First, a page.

Question about 1999 Ford Escort
There is a much richer fuel mixture during a cold start, the colder the engine the richer the fuel mixture
retarded ignition timing causing the fuel to burn for a longer period of time makes the engine heat up faster
anything that doesn't allow the mixture to be properly metered, like vacuum leaks, bad temperature sensors, or O2 sensors, MAF or MAP sensors, bad EGR valves or PCV valves hoses or tubes,
anything that will cause the fuel mixture not to burn properly, like worn spark plugs, or any other ignition part, wires, cap, rotor, timing, compression, will cause poor start or no start conditions that are worse in lower temperatures,
also low voltage, week battery, slow cranking of the engine can also cause hard to start conditions
Posted on May 20, 2016
Thanks for your help but, found the problem seems it was a dead cell in the battery, so i replaced it car runs great thaks for your help.
Posted on Oct 27, 2008
The car is bviously too cold to start, when the car is running, turn it off, make sure oil and levels are topped up, try the car first thing below 30 degrees and see if it starts. i need more info to really help you on this subject.
Posted on Oct 25, 2008
a 6ya expert can help you resolve that issue over the phone in a minute or two.
best thing about this new service is that you are never placed on hold and get to talk to real repairmen in the US.
the service is completely free and covers almost anything you can think of (from cars to computers, handyman, and even drones).
click here to download the app (for users in the US for now) and get all the help you need.
Posted on Jan 02, 2017
Tips for a great answer:
Dec 06, 2011 | 1993 Plymouth Colt Vista
Nov 03, 2011 | 2000 Volkswagen Beetle
Hot starting problems are usually fuel related. When a hot engine is shut off, the temperature of the engine and everything on it continues to rise for awhile as the engine undergoes a period of "heat soak." This can cause fuel to boil inside the carburetor bowl, fuel lines and fuel filter. When you attempt to restart the engine, "vapor lock" obstructs the flow of fuel and the engine doesn't want to start.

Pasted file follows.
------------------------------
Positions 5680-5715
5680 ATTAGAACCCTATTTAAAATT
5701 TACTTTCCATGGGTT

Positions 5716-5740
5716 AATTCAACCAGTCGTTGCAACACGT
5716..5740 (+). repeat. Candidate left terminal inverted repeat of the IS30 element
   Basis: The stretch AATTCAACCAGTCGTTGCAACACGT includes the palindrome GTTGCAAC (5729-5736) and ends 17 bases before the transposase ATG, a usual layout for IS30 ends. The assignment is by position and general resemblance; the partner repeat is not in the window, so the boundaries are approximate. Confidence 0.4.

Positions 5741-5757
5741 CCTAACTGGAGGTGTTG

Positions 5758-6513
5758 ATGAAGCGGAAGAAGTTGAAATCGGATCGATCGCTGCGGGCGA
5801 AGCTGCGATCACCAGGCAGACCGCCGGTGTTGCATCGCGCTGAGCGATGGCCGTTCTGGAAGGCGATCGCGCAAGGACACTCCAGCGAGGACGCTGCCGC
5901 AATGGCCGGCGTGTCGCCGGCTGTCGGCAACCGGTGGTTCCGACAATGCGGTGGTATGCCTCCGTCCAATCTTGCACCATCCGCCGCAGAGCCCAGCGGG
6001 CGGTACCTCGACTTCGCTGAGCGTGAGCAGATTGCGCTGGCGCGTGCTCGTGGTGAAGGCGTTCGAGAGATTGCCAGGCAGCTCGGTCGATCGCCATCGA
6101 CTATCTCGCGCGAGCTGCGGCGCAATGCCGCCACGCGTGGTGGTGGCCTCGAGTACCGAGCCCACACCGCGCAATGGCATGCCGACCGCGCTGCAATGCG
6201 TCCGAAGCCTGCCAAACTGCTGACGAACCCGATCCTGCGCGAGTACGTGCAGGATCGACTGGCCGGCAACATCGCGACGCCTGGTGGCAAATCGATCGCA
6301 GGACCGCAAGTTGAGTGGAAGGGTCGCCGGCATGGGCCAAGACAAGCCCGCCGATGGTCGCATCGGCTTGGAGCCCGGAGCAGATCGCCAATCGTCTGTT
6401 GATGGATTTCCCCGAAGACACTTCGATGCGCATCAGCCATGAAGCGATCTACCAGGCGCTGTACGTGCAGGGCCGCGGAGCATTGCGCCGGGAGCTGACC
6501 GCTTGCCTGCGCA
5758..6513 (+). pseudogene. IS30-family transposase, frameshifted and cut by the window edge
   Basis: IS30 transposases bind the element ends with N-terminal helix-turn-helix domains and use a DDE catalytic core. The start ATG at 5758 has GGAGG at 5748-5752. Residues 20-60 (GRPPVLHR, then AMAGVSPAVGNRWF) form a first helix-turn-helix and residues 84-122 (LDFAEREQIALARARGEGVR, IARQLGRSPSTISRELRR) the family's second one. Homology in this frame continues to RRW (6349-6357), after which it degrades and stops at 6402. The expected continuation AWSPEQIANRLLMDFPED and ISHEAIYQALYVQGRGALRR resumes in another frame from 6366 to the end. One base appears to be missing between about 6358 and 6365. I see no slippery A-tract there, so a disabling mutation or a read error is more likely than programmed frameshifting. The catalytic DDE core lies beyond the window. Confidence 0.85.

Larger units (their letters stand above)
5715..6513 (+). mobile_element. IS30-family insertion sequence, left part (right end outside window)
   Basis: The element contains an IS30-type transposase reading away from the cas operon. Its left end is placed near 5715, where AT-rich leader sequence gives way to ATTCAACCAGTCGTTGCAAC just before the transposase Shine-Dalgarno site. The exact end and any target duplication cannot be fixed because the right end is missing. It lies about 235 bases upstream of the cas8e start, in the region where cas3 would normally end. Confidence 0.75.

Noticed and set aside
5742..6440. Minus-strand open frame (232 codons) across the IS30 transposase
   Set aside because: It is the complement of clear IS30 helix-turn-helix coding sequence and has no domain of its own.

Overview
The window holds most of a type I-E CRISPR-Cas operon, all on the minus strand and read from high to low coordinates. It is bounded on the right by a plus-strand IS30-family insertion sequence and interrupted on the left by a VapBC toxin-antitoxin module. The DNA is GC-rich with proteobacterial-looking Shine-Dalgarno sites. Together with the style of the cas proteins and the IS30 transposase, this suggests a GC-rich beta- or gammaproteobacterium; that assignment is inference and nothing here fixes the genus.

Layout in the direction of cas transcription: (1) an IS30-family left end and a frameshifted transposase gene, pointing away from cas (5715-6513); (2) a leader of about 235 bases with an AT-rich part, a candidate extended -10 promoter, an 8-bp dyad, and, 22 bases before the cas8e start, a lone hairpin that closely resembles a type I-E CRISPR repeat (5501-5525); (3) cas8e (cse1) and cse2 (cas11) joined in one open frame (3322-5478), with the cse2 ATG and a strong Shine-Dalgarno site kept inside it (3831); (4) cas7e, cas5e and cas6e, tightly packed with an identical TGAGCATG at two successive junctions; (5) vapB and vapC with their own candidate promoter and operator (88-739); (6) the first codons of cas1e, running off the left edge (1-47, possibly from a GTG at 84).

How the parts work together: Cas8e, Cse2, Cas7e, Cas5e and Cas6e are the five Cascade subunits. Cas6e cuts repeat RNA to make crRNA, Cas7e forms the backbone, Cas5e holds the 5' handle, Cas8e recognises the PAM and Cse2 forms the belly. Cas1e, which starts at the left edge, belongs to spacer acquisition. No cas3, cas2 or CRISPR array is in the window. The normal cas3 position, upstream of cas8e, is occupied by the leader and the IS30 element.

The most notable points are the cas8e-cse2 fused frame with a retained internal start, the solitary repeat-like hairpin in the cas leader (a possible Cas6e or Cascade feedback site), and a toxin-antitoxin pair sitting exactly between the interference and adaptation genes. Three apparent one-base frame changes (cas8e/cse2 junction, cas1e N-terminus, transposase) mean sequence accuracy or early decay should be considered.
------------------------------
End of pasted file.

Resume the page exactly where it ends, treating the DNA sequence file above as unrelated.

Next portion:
This is much less of a problem on fuel injected engines because the fuel is usually under much higher pressure inside the injectors and fuel line. Even so, a fuel line routed near an exhaust manifold or a fuel rail that's exposed to a lot of heat may still suffer the same kind of problems.
Heat soak problems such as these can sometimes be cured by wrapping insulation around affected fuel lines, and/or installing an insulating spacer or heat shield under the carburetor.
A Seasonal Problem
Hard hard starting tends to be a seasonal problem, but may be worse in the early months of spring when refiners are switching fuel blends. Gasoline refiners produce fuel with a slightly lower volatility rating (called "Reed vapor pressure") during hot summer months because lower volatility fuel is less likely to boil and cause hot starting problems. During the winter, they switch to a higher volatility fuel because it makes cold starting easier. But if you still have "winter" grade fuel in your tank when warm spring weather arrives, you may experience some hot starting problems. The problem will go away, however, as soon as the refiners in your area switch to their summer grade fuel.
Sep 20, 2011 | 1994 Chevrolet S-10 Blazer
Jan 29, 2011 | Toyota Pickup Cars & Trucks
Jun 15, 2010 | 1994 Pontiac Trans Sport
Aug 06, 2009 | 1983 Mazda RX-7
Apr 20, 2009 | 2002 GMC Safari
Mar 18, 2009 | 2001 Chevrolet Silverado
Jan 16, 2009 | 2004 Chrysler Sebring
Nov 21, 2008 | 2000 Mercury Mountaineer
137 people viewed this question
Usually answered in minutes!
Step 2: Please assign your manual to a product: